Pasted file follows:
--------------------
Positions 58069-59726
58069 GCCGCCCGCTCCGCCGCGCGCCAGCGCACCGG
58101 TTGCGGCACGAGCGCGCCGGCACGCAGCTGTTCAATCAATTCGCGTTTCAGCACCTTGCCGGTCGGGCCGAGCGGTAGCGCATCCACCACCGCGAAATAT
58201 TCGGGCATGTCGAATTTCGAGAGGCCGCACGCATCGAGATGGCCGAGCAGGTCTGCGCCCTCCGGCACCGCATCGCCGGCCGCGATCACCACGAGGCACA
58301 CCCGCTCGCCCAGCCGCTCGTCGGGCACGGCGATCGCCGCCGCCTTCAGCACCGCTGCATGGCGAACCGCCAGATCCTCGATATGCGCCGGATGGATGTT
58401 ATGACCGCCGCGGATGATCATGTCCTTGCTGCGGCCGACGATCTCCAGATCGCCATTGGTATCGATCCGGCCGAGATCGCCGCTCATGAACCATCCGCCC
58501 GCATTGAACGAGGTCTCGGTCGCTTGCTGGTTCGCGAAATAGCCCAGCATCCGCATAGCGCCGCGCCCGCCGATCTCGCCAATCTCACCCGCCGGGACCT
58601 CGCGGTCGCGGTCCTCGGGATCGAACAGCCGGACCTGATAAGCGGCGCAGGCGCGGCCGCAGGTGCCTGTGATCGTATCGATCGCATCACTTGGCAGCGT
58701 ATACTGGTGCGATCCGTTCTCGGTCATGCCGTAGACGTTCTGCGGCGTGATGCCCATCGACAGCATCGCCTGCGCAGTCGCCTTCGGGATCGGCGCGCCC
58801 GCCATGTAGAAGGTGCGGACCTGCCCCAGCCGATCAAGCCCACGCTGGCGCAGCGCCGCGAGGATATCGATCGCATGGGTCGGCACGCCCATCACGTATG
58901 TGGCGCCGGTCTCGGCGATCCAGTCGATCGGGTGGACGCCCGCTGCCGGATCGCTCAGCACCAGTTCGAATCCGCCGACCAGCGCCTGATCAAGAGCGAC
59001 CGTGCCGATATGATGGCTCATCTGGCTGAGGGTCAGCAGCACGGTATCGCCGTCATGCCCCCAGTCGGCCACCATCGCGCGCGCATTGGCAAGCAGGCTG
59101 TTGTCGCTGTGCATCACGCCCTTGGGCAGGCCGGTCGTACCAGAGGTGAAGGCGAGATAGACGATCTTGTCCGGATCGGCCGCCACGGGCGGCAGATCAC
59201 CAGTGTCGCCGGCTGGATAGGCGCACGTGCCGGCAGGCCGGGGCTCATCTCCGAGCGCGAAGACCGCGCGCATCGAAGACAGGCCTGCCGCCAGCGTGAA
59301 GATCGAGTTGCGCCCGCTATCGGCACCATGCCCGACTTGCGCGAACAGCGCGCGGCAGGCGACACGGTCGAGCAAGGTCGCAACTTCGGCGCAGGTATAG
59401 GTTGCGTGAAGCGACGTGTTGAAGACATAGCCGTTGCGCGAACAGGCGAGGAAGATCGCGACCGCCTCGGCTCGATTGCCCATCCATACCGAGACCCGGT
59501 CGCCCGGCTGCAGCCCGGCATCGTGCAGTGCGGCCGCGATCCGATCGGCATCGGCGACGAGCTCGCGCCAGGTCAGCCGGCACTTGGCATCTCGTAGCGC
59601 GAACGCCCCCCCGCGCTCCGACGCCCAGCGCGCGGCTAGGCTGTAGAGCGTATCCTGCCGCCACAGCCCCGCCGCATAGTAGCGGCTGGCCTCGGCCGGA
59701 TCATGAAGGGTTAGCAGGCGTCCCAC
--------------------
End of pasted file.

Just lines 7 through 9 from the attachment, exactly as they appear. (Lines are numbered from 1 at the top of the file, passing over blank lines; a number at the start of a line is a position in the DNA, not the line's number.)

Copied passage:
58501 GCATTGAACGAGGTCTCGGTCGCTTGCTGGTTCGCGAAATAGCCCAGCATCCGCATAGCGCCGCGCCCGCCGATCTCGCCAATCTCACCCGCCGGGACCT
58601 CGCGGTCGCGGTCCTCGGGATCGAACAGCCGGACCTGATAAGCGGCGCAGGCGCGGCCGCAGGTGCCTGTGATCGTATCGATCGCATCACTTGGCAGCGT
58701 ATACTGGTGCGATCCGTTCTCGGTCATGCCGTAGACGTTCTGCGGCGTGATGCCCATCGACAGCATCGCCTGCGCAGTCGCCTTCGGGATCGGCGCGCCC